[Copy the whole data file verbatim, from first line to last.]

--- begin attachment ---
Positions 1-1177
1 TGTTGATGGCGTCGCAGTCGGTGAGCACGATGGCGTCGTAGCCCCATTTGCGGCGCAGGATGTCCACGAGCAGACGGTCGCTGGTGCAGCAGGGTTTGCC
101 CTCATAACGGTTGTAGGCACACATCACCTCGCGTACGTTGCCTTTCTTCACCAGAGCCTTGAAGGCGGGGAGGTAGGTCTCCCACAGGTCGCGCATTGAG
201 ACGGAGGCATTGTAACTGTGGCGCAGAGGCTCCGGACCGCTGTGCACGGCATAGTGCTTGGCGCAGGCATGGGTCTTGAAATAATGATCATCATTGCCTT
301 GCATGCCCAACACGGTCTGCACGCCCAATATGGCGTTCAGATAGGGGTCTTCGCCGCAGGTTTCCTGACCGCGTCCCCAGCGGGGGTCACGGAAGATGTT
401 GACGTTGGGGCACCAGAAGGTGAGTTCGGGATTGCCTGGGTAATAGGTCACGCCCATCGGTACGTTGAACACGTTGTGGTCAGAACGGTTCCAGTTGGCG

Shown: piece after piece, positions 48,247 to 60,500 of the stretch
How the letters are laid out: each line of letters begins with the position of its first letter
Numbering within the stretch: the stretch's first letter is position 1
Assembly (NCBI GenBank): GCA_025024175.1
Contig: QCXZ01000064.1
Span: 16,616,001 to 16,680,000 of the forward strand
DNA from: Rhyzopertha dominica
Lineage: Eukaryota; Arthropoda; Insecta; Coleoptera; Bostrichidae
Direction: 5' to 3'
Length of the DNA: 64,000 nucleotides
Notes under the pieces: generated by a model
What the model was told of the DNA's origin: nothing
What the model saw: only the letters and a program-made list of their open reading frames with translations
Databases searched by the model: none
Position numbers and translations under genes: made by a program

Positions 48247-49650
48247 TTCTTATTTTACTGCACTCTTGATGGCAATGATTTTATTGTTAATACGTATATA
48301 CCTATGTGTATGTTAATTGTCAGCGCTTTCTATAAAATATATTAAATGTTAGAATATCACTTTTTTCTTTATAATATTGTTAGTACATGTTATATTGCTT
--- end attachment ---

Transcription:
Positions 1-1177
1 TGTTGATGGCGTCGCAGTCGGTGAGCACGATGGCGTCGTAGCCCCATTTGCGGCGCAGGATGTCCACGAGCAGACGGTCGCTGGTGCAGCAGGGTTTGCC
101 CTCATAACGGTTGTAGGCACACATCACCTCGCGTACGTTGCCTTTCTTCACCAGAGCCTTGAAGGCGGGGAGGTAGGTCTCCCACAGGTCGCGCATTGAG
201 ACGGAGGCATTGTAACTGTGGCGCAGAGGCTCCGGACCGCTGTGCACGGCATAGTGCTTGGCGCAGGCATGGGTCTTGAAATAATGATCATCATTGCCTT
301 GCATGCCCAACACGGTCTGCACGCCCAATATGGCGTTCAGATAGGGGTCTTCGCCGCAGGTTTCCTGACCGCGTCCCCAGCGGGGGTCACGGAAGATGTT
401 GACGTTGGGGCACCAGAAGGTGAGTTCGGGATTGCCTGGGTAATAGGTCACGCCCATCGGTACGTTGAACACGTTGTGGTCAGAACGGTTCCAGTTGGCG

Shown: piece after piece, positions 48,247 to 60,500 of the stretch
How the letters are laid out: each line of letters begins with the position of its first letter
Numbering within the stretch: the stretch's first letter is position 1
Assembly (NCBI GenBank): GCA_025024175.1
Contig: QCXZ01000064.1
Span: 16,616,001 to 16,680,000 of the forward strand
DNA from: Rhyzopertha dominica
Lineage: Eukaryota; Arthropoda; Insecta; Coleoptera; Bostrichidae
Direction: 5' to 3'
Length of the DNA: 64,000 nucleotides
Notes under the pieces: generated by a model
What the model was told of the DNA's origin: nothing
What the model saw: only the letters and a program-made list of their open reading frames with translations
Databases searched by the model: none
Position numbers and translations under genes: made by a program

Positions 48247-49650
48247 TTCTTATTTTACTGCACTCTTGATGGCAATGATTTTATTGTTAATACGTATATA
48301 CCTATGTGTATGTTAATTGTCAGCGCTTTCTATAAAATATATTAAATGTTAGAATATCACTTTTTTCTTTATAATATTGTTAGTACATGTTATATTGCTT